Hong Kong has been rocked recently by massive anti-government protests. Over one million people have taken to the streets to protest measures that the government intends to pass that would allow people arrested in Hong Kong to be extradited to the Chinese mainland. That has many in Hong Kong outraged at what they see as a measure to crack down on the freedoms that Hong Kongers have enjoyed for nearly two centuries.
When the United Kingdom handed Hong Kong over to China in 1997, the Chinese government promised to maintain Hong Kong’s economic and political systems for 50 years. Given Hong Kong’s development as a major financial center and shipping hub in East Asia, that was an important concession to grant to the citizens. Yet the decades since the handover have seen an increased number of new regulations that continue to encroach upon Hong Kong’s laws.
As a former British colony, the Hong Kong legal system is based largely on British law, whose protections are greater than those under Chinese law. But the Hong Kong government is proposing to allow those arrested in Hong Kong to be extradited to mainland China, where they face an uncertain and opaque legal system.
With Hong Kong’s history of democratic government, the city is a bastion of democratic activism. Those who have been critical of the Chinese government, particularly in its recent swing back towards authoritarianism, rightly fear being arrested and extradited to the Chinese mainland, where they could end up railroaded through the court system and sent to prison.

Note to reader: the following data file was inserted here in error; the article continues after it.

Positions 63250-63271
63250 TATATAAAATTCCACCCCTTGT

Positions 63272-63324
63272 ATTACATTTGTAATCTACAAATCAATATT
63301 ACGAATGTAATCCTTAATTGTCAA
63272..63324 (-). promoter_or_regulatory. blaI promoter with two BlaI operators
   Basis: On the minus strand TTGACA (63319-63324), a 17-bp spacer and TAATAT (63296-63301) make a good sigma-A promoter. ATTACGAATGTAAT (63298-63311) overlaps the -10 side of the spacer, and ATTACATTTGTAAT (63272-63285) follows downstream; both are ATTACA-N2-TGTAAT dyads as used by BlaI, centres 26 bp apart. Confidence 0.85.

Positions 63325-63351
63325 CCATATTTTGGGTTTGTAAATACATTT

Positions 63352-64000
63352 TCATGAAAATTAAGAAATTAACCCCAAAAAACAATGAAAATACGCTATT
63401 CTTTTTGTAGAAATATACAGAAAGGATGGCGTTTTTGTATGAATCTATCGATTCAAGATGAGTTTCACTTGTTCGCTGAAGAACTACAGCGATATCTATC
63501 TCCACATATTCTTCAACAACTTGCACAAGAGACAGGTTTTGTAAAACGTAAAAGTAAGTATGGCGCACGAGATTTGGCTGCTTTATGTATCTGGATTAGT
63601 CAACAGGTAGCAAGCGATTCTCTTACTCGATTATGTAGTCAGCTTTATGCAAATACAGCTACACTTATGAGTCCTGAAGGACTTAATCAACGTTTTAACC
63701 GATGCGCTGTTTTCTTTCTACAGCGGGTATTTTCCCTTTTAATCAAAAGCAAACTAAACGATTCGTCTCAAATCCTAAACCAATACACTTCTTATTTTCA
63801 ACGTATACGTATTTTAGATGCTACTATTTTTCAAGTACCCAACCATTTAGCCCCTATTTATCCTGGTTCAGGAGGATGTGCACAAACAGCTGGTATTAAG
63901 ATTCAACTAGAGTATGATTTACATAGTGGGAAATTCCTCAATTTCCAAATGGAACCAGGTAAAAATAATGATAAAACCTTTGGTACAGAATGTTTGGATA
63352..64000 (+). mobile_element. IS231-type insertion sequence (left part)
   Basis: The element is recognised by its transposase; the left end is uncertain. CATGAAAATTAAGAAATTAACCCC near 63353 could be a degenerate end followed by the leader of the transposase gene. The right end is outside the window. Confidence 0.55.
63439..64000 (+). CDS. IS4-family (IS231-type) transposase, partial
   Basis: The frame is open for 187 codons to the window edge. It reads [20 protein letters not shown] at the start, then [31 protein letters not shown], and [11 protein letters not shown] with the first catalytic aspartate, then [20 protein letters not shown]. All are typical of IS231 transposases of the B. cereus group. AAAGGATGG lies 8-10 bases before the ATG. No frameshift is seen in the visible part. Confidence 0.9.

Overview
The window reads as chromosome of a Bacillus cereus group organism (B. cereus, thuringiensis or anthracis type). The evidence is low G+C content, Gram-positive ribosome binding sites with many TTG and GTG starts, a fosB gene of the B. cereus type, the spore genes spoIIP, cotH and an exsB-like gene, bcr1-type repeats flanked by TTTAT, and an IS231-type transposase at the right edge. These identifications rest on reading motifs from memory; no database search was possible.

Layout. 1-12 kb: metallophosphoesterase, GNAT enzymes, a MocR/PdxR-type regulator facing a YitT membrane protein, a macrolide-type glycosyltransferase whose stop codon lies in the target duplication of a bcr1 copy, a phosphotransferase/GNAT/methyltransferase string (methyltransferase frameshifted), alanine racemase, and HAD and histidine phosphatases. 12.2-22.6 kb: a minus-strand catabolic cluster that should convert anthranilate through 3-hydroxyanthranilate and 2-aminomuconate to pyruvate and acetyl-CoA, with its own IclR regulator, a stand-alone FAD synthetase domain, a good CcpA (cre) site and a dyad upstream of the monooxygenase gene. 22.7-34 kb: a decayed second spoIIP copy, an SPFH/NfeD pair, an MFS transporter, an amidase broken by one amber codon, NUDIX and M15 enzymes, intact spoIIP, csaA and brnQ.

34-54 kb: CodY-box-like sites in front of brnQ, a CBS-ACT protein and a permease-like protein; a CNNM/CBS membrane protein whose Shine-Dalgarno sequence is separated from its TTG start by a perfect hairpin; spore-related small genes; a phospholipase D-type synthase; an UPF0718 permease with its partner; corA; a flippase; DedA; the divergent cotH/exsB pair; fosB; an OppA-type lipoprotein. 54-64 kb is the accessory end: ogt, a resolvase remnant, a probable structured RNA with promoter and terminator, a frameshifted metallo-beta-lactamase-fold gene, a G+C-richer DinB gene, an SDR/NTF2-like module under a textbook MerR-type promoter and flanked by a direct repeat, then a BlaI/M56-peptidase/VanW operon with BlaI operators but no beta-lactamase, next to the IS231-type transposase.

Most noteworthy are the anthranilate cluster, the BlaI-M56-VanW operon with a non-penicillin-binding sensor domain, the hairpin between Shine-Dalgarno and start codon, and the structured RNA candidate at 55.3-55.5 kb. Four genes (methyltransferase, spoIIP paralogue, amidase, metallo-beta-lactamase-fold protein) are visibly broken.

The ability to extradite Hong Kong citizens to China would make a mockery of the “one country, two systems” that is supposed to remain in effect for another three decades. It would continue to erode the freedoms that Hong Kong citizens have enjoyed and demonstrate that the Chinese government cannot be trusted to hold to any agreements it makes with other countries.
We’ll have to see whether Hong Kong citizens are able to get their government to walk back the latest legislative moves, or whether Hong Kong will be subsumed by Communist China. But the Chinese government’s crackdown on Hong Kong is just another example of how threatened the Chinese government feels from democratic activists, and how beneath a facade of tranquility there is a great deal of anti-government sentiment just waiting to bubble to the surface.